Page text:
Everton vs Fulham: Match Report

After an excellent week, Everton reverted to type with a woeful performance and result against strugglers Fulham at Goodison Park.

Carlo Ancelotti made some surprising tweaks to the side that enjoyed midweek FA Cup success against Tottenham Hotspur, with André Gomes, James Rodríguez, Seamus Coleman and Mason Holgate all recalled. The most noticeable absentee was Dominic Calvert-Lewin, who after sustaining an injury on Wednesday night was nowhere to be seen.

His presence was sorely missed throughout the first half, with the hosts unable to build anything constructive in the final third. Conversely, Fulham were excellent, exhibiting an assurance and control that one would not attribute to a side ten points adrift from safety at the start of play. Their strong start was substantiated by good chances for Reuben Loftus-Cheek, Ademola Lookman and Harrison Reed. The latter two enjoyed outstanding games, with Reed the conductor of an extremely precise Fulham midfield and Lookman their major source of creativity.

Everton only started to look like their usual selves five to ten minutes before the break, with long range efforts by Gomes and Coleman The Toffees’ best efforts at goal. One couldn’t help but feel Coleman’s strike was a decisive moment in the contest. If that had drifted inside Alphonse Areola’s goal, Everton would have had something to defend in the second half and their reliance on a worryingly timid attack to fire would have been lessened.

Instead, it clipped the post and fizzed wide, ensuring the scores were level at the break and the need for Ancelotti’s side to raise their game high.

Half Time: Everton 0-0 Fulham

The appointment of Carlo Ancelotti as the manager of Everton in December 2019 is one of, if not the best thing to happen to the football club in the Premier League era. That is not to say the Italian is immune from criticism. With the game very much in Fulham’s grasp and Everton unable to piece anything productive together, he should have made changes at half time, both in terms of personnel and tactics. Instead, he persisted with those that started to the match and was made to pay for such stubbornness just three minutes after play resumed.

Following a clever interchange down Everton’s right, a glorious cross from Ola Aina found Josh Maja, who tapped the ball home to give Scott Parker’s men a deserved lead. Whilst it was well-worked and clinically executed, Everton’s inability to stop the build-up, the cross or the finish was extremely concerning and an example of why the constant tinkering of the club’s defenders does not work.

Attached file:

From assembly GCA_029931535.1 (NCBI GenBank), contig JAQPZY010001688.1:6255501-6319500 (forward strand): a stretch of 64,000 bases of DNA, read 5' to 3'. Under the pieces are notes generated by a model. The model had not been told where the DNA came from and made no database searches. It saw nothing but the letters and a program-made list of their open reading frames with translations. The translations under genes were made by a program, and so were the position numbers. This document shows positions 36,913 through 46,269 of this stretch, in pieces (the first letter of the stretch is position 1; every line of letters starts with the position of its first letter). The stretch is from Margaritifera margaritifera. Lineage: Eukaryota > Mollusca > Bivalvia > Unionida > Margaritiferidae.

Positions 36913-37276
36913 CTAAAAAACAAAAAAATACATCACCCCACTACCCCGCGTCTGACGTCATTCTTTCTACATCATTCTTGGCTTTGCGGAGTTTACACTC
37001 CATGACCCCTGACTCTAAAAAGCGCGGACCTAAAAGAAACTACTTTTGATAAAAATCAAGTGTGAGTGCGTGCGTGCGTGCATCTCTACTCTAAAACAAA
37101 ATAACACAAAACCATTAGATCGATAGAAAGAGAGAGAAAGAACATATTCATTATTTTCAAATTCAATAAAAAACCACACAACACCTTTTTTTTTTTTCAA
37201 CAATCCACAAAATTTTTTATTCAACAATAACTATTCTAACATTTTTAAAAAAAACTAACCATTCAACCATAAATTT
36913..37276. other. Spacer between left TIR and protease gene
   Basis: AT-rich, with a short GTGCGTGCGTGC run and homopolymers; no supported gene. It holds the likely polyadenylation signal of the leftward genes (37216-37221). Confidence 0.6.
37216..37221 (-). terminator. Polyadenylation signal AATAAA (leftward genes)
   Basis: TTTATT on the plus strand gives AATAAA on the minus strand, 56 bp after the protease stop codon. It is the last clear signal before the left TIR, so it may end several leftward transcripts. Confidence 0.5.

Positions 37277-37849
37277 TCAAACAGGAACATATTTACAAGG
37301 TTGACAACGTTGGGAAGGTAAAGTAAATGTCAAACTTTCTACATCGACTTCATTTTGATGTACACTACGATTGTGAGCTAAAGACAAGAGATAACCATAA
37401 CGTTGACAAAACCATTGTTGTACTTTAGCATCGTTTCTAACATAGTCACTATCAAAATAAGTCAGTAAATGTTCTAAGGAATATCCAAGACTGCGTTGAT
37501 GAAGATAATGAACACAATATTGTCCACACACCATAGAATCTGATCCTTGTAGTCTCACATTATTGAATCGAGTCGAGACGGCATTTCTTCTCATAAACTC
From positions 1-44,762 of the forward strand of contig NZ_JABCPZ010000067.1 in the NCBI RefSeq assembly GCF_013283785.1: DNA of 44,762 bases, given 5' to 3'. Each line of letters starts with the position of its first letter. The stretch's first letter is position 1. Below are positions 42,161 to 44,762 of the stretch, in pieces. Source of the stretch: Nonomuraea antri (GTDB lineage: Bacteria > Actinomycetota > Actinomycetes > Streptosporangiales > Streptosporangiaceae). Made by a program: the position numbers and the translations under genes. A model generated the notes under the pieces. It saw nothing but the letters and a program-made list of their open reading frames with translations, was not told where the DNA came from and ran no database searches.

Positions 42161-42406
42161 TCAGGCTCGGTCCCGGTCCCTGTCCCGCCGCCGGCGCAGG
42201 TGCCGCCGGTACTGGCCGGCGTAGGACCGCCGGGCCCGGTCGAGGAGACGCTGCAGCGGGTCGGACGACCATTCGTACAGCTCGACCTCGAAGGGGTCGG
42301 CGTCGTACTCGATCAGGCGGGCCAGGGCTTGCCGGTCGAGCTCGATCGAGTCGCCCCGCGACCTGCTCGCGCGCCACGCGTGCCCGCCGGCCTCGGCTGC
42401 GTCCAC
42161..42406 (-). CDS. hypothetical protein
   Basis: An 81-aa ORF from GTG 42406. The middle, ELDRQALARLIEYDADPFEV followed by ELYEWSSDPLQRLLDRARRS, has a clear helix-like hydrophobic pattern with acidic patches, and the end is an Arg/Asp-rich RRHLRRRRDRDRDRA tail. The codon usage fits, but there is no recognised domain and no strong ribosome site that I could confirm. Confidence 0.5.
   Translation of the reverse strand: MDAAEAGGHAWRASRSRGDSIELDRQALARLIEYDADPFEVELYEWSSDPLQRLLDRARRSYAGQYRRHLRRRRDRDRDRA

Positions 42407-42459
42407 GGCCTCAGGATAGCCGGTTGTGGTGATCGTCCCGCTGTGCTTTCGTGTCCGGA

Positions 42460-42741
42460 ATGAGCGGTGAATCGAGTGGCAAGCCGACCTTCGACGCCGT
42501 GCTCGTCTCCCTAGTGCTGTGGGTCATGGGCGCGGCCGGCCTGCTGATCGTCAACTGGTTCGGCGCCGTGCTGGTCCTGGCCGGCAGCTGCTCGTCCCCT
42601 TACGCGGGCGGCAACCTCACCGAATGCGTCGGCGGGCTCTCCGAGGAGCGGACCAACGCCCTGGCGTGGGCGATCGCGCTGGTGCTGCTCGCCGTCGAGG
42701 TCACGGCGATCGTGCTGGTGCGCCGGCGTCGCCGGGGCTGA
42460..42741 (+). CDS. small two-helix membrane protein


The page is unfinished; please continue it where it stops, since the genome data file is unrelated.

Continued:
What followed from Everton was the painfully inevitable. Immobile, clumsy and lethargic, the home side never looked like changing the outcome of the game, even with substitutes Josh King and Bernard on the field. Against a team with a desperate need for points and a lead to defend, you have to be brave with the ball and move it with urgency and intelligence. However, much like the defeat to Newcastle United a fortnight ago, Everton did neither of those things and kept it slow and passive right in front of Fulham’s eyes.

It came as no surprise, therefore, that Fulham were able to clinch a decisive second. After Bobby Decordova-Reid smashed a shot against the post, Maja was on hand once again to turn the rebound past Olsen and put proceedings to bed. The fact that the game was secured after just 65 minutes reflects well on Fulham, yes, but illustrates just how poor The Blues were. To have no confidence that a team chasing Champions League football can overturn the lead of a side destined for the drop and with one of the weakest defences in the division’s history is not right but is the painful, pathetic reality of being an Evertonian in the twenty first century.

A Josh King offside goal aside, Everton mustered up nothing worthy of comment in the latter stages of the match and stumbled their way to Andy Madley’s full-time whistle. To make moments like the victory in the cup and the late draw at Old Trafford count, you simply have to win games against those below you. They define your season and decide whether you compete or you consolidate.

With a week consisting of fixtures against the champions elect and the current Premier League holders, you cannot help but think that Everton are disappointingly edging towards the latter.

Full Time: Everton 0-2 Fulham

James’ Everton Man of the Match: Ancelotti’s midweek brew

 

Published by JamesAldred99

A 'cautiously' optimistic Evertonian, excited by Carlo Ancelotti's side start to the season and the way in which the wider Premier League campaign has begun.

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